While some might think that the shows performed in Songfest are relatively simple and probably easy to pull off, in reality each minute in the show is the result of hours and hours of rehearsal. Most shows rehearse multiple days a week, meaning the cast is working on the show collectively for about 15 to 20 hours a week—ultimately the same amount of time one would spend at a part-time job.
For the directors, it is almost a full-time job. When they aren’t actually at rehearsal, they’re thinking about rehearsal—what you need to clean, where you should add or take away harmonies, what choreography looks good and what you still need to work on. Although it’s a lot of work, the experience that comes from being a cast member and a director makes all of the time and effort put into the show completely pay off. Whether your cast wins first place or doesn’t place at all, the moments, the laughs and the incredible bonding shared by the 16 people on cast is something that is irreplaceable and makes the entire process something I wouldn’t give up for the world.
While the competition makes Songfest a bit more fun and makes everyone work just a little bit harder, Songfest has always been a production for charity. Last year, Songfest 2005 raised $10,000 for its chosen philanthropy, Camp Footprints. Though each show last year was impressive and memorable in its own way, the children of Camp Footprints do not remember who had the best solo, the most impressive costumes or the most entertaining show. Instead, they remember spending an entire Saturday in Arroyo Vista at the ‘Songfest Playday,’ where they were invited to play carnival-style games with UCI students and members of the participating chapters. They remember how some very talented sorority and fraternity members poured their souls into their music in order to change their lives.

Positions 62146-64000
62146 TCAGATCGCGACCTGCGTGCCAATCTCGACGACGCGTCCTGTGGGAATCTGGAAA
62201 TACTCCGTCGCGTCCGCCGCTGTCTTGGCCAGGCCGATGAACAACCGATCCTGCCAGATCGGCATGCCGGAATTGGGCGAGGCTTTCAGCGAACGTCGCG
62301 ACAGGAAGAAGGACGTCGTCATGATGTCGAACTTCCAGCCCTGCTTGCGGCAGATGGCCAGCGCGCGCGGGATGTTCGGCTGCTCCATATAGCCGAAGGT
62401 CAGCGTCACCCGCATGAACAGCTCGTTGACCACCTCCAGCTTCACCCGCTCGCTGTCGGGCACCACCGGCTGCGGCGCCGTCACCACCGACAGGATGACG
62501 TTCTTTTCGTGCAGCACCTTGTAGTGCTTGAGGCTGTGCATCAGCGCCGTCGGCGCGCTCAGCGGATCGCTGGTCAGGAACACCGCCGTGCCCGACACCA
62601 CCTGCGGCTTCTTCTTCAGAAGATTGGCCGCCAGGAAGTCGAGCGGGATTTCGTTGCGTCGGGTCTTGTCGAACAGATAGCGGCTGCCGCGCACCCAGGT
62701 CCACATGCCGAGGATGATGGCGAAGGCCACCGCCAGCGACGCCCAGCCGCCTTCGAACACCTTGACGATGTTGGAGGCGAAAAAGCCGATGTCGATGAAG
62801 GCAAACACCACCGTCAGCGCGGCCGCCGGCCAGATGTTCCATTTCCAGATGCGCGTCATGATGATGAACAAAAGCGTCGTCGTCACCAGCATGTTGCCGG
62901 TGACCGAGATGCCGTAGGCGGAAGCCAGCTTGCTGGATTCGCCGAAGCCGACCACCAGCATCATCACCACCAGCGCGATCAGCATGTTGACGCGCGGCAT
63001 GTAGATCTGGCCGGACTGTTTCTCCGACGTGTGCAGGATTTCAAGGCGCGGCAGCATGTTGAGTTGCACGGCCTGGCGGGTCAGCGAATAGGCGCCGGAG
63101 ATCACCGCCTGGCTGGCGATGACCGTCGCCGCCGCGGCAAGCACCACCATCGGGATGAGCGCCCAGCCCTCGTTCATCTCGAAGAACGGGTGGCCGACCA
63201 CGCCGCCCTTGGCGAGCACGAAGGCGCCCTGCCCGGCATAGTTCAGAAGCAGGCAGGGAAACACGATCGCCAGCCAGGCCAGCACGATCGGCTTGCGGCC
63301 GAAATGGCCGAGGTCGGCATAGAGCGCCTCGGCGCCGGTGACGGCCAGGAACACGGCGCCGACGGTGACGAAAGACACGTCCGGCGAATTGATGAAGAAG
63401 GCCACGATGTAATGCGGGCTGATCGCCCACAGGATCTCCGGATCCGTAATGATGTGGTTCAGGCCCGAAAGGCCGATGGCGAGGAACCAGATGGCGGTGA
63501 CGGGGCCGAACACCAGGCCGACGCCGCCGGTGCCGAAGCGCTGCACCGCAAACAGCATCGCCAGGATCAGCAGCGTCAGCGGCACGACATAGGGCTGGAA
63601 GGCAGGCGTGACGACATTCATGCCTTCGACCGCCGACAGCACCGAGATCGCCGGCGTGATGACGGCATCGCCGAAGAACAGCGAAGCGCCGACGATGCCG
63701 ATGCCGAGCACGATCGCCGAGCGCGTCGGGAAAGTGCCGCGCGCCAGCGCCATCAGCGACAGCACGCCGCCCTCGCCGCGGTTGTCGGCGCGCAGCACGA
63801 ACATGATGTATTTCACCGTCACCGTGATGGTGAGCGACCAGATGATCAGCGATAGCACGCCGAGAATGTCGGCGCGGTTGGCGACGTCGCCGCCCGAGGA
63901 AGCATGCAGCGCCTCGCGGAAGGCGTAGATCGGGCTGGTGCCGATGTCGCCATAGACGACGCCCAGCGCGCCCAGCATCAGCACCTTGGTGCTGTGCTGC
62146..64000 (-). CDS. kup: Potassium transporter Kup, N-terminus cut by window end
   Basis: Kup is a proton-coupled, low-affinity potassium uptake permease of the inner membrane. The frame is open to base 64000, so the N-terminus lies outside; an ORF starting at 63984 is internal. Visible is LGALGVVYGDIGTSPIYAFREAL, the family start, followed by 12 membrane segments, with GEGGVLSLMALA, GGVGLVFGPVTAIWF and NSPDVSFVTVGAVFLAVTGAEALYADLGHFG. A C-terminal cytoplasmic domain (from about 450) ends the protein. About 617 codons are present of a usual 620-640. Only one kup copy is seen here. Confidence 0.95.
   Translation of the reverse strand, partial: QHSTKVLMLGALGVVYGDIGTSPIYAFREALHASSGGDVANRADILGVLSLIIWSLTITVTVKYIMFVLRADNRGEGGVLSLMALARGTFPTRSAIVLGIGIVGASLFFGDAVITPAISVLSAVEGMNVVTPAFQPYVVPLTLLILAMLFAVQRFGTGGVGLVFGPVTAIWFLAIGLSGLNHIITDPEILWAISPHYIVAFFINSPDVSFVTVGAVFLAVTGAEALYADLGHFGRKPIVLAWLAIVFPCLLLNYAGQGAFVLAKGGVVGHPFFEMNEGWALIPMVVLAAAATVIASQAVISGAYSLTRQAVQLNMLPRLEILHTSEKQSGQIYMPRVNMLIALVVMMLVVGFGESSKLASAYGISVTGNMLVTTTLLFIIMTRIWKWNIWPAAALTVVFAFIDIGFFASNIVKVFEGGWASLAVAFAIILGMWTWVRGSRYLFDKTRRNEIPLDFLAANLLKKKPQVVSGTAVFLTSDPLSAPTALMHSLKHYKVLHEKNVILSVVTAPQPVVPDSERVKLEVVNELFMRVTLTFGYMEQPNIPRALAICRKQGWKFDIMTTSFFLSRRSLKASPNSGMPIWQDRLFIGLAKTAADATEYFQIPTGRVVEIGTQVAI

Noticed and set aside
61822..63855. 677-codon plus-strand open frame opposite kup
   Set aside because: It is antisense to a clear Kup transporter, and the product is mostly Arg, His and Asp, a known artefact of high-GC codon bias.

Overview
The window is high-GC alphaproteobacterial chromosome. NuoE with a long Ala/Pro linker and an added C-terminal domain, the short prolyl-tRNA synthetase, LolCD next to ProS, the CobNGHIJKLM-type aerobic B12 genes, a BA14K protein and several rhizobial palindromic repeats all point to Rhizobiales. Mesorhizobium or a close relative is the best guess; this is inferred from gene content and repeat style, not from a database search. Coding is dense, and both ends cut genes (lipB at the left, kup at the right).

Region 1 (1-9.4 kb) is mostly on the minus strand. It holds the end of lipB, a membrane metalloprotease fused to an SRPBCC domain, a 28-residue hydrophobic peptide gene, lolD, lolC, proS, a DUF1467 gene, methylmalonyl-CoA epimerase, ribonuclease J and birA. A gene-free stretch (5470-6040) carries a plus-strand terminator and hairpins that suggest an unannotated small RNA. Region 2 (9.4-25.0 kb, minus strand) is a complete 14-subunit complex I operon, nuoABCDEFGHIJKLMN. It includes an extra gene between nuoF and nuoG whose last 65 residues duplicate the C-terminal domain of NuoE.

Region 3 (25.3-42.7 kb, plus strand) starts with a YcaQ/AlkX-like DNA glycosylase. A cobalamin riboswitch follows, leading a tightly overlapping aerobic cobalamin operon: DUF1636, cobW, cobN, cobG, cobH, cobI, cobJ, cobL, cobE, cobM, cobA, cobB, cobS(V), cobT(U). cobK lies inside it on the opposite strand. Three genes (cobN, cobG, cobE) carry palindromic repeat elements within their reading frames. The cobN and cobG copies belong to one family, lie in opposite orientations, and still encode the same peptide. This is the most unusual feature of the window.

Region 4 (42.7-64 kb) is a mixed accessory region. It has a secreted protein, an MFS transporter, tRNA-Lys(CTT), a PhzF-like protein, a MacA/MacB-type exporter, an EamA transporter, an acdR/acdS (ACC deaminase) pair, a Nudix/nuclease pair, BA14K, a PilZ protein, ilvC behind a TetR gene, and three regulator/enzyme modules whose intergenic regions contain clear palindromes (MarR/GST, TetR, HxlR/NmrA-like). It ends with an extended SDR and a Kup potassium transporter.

Even if you have never liked musicals, Songfest 2006 is guaranteed to consist of entertaining performances unlike anything you have ever seen. It is a production that takes almost a full calendar year to successfully plan and pull off, and months and months of practice and sleepless nights to make it entertaining for all. However, Songfest is not a success every year only because of the hard work and dedication of the executive board, the directors and the members of each chapter. It is successful because of every person at UCI who contributes and those in the community who give money to the cause.
Help us support the Mercy House Foundation each week by eating at Gina’s Pizza on Tuesday nights, or simply by attending the show in April. You’ll be glad that you did.
2006 Pairings & Shows:
Alpha Chi Omega & Sigma Chi: Moulin Rouge
Alpha Phi & Sigma Nu: Thoroughly Modern Millie
Delta Delta Delta & Lambda Theta Delta: The Wiz
Delta Gamma & Sigma Phi Epsilon: Fosse
Gamma Phi Beta & Alpha Epsilon Pi: Footloose
Kappa Alpha Theta & Sigma Pi: Smokey Joe’s Cafe
Kappa Kappa Gamma & FIJI: Rocky Horror Picture Show
Pi Beta Phi & Sigma Alpha Epsilon: Movin’ Out
Kappa Sigma & Pi Kappa Alpha: Newsies
2006 Greek Songfest Executive Board
Executive Producer
Zabie Khorakiwala
Assistant Producer
Tomoe Nakayama
Executive Director
Brad Walden
Assistant Director
Lauren Nestler
Philanthropy Director
Issei Saida